HW Virginis

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HW Virginis
Observation data
Epoch J2000.0      Equinox J2000.0 (ICRS)
Constellation Virgo
Right ascension 12h 44m 20.23731s[1]
Declination −08° 40′ 16.8338″[1]
Apparent magnitude (V) 10.69[2]
Distance 590 ± 65 ly
(181 ± 20 pc)
Spectral type sdB / dM[3]
Other designations
HIP 62157, BD−08°3477, 2MASS J12442024-0840168
Database references

HW Virginis, abbreviated HW Vir, is an eclipsing binary system (of the Algol type) approximately 590 light-years away (based on the stellar properties and magnitudes: the Hipparcos trigonometric parallax measurement has too high an error value to be useful[4]) in the constellation of Virgo. The system comprises an eclipsing B-type subdwarf star and red dwarf star. The two stars orbit each other every 0.116795 days.[5]

Eclipse timing variations[edit]

Based on variations in the timing of the system's eclipses, in 2008 it was claimed that two giant planets were in orbit around the binary: one with a masses of 8.47 and 19.2 times the mass of Jupiter orbiting with periods of 9.1 and 15.8 years respectively.[4] The proposed system was later shown to be extremely unstable, with mean lifetimes less than 1000 years in the parameter space allowed by the uncertainties in the data.[6] An alternate, dynamically-stable orbital solution was proposed with a 14.3 Jupiter mass object on a 12-year orbit and an outer companion of 65 Jupiter masses on a 55-year orbit,[7] however it has been noted that the outer companion's orbital parameters are highly unconstrained, again casting doubt on the reality of this model.[6] The problems with modelling this system and the proposed planets orbiting several other post-common envelope binaries has led to the suggestion that the eclipse timing variations used to infer the existence of planets has a non-planetary origin.[8]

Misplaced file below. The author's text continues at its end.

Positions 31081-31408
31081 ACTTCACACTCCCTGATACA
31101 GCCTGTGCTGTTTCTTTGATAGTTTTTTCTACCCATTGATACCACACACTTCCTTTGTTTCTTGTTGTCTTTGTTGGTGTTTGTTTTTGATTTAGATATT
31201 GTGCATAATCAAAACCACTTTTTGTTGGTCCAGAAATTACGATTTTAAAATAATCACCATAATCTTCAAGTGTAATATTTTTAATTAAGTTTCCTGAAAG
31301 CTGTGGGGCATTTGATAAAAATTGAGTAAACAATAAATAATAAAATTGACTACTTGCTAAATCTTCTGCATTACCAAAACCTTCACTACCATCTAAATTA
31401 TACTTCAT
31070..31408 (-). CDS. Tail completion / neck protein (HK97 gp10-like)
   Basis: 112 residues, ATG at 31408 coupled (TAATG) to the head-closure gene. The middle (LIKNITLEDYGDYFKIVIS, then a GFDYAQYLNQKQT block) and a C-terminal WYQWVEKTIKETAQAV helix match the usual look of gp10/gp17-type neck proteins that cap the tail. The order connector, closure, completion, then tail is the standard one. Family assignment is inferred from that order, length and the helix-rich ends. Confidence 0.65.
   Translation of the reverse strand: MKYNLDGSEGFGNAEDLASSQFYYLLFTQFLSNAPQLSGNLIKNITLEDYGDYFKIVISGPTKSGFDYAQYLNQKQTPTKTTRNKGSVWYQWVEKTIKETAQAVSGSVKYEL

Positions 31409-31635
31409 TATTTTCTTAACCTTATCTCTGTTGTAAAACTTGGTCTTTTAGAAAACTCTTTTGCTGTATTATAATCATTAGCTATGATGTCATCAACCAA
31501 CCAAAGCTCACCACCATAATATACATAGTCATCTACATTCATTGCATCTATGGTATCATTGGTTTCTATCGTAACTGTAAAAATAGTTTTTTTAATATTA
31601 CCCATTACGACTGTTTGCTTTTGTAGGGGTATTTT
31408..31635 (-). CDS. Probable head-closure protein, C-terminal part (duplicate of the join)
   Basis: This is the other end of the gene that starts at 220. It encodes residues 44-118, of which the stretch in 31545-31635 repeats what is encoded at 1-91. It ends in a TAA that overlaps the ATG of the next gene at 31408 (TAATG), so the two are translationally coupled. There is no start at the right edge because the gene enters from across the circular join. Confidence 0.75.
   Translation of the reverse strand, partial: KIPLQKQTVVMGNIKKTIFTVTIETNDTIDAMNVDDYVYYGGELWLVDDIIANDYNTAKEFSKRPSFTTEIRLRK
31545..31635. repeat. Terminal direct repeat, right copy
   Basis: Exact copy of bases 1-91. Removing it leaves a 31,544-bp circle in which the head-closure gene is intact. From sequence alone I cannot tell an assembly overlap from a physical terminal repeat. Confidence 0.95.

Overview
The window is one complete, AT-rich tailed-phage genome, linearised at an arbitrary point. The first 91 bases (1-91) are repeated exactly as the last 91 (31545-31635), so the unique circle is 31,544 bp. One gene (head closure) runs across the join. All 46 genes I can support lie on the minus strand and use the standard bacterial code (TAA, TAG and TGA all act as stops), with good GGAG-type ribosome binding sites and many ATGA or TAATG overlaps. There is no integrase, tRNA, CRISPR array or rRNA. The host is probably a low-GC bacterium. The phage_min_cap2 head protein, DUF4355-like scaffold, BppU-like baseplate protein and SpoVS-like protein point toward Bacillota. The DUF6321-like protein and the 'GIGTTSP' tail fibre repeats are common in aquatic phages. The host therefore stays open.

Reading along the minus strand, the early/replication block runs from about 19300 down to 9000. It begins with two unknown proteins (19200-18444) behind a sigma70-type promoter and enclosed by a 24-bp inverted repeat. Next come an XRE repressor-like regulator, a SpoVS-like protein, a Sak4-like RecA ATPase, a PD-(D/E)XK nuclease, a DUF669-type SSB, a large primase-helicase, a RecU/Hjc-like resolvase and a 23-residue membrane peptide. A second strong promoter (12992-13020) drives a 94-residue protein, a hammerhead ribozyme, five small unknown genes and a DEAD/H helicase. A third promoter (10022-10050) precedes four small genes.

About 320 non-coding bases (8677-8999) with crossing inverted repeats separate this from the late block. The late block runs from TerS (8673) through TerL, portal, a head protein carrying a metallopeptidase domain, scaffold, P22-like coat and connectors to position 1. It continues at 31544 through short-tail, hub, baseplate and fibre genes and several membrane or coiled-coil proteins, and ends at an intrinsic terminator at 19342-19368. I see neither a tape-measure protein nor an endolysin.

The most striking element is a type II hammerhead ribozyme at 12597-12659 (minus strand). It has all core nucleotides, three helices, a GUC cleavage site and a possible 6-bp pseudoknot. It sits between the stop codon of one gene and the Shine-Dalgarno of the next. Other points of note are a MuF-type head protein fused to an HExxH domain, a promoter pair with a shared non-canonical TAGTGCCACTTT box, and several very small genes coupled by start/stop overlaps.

See also[edit]


  1. ^ a b Van Leeuwen, F. (2007). "Validation of the new Hipparcos reduction". Astronomy and Astrophysics. 474 (2): 653. arXiv:0708.1752Freely accessible. Bibcode:2007A&A...474..653V. doi:10.1051/0004-6361:20078357. 
  2. ^ Høg, E.; Fabricius, C.; Makarov, V. V.; Urban, S.; Corbin, T.; Wycoff, G.; Bastian, U.; Schwekendiek, P.; Wicenec, A. (2000). "The Tycho-2 catalogue of the 2.5 million brightest stars". Astronomy and Astrophysics. 355: L27. Bibcode:2000A&A...355L..27H. doi:10.1888/0333750888/2862. 
  3. ^ Almeida, L. A.; Jablonski, F.; Tello, J.; Rodrigues, C. V. (2012). "A photometric and spectroscopic study of NSVS 14256825: The second sdOB+dM eclipsing binary". Monthly Notices of the Royal Astronomical Society. 423: 478. arXiv:1203.1266Freely accessible. Bibcode:2012MNRAS.423..478A. doi:10.1111/j.1365-2966.2012.20891.x. 
  4. ^ a b Lee, Jae Woo; Kim, Seung-Lee; Kim, Chun-Hwey; Koch, Robert H.; Lee, Chung-Uk; Kim, Ho-Il; Park, Jang-Ho (2009). "The sdB+M Eclipsing System HW Virginis and its Circumbinary Planets". The Astronomical Journal. 137 (2): 3181–3190. arXiv:0811.3807Freely accessible. Bibcode:2009AJ....137.3181L. doi:10.1088/0004-6256/137/2/3181. 
  5. ^ Kiss, L. L.; Csák, B.; Szatmáry, K.; Furész, G.; Sziládi, K. (2000). "Spectrophotometry and period analysis of the sdB eclipsing binary HW Virginis". Astronomy and Astrophysics. 364: 199–204. arXiv:astro-ph/0010446Freely accessible. Bibcode:2000A&A...364..199K. 
  6. ^ a b Horner, J.; Hinse, T. C.; Wittenmyer, R. A.; Marshall, J. P.; Tinney, C. G. (2012). "A dynamical analysis of the proposed circumbinary HW Virginis planetary system". Monthly Notices of the Royal Astronomical Society. 427 (4): 2812–2823. arXiv:1209.0608Freely accessible. Bibcode:2012MNRAS.427.2812H. doi:10.1111/j.1365-2966.2012.22046.x. 
  7. ^ Beuermann, K.; Dreizler, S.; Hessman, F. V.; Deller, J. (2012). "The quest for companions to post-common envelope binaries. III. A reexamination of HW Virginis". Astronomy & Astrophysics. 543: id.A138. arXiv:1206.3080Freely accessible. Bibcode:2012A&A...543A.138B. doi:10.1051/0004-6361/201219391. 
  8. ^ Jonathan Horner; Robert Wittenmyer; Tobias Hinse; Jonathan Marshall; Alex Mustill (2014). "Wobbling Ancient Binaries - Here Be Planets?". arXiv:1401.6742Freely accessible [astro-ph.EP]. 

External links[edit]

Coordinates: Sky map 12h 44m 20.2367s, −08° 40′ 16.837″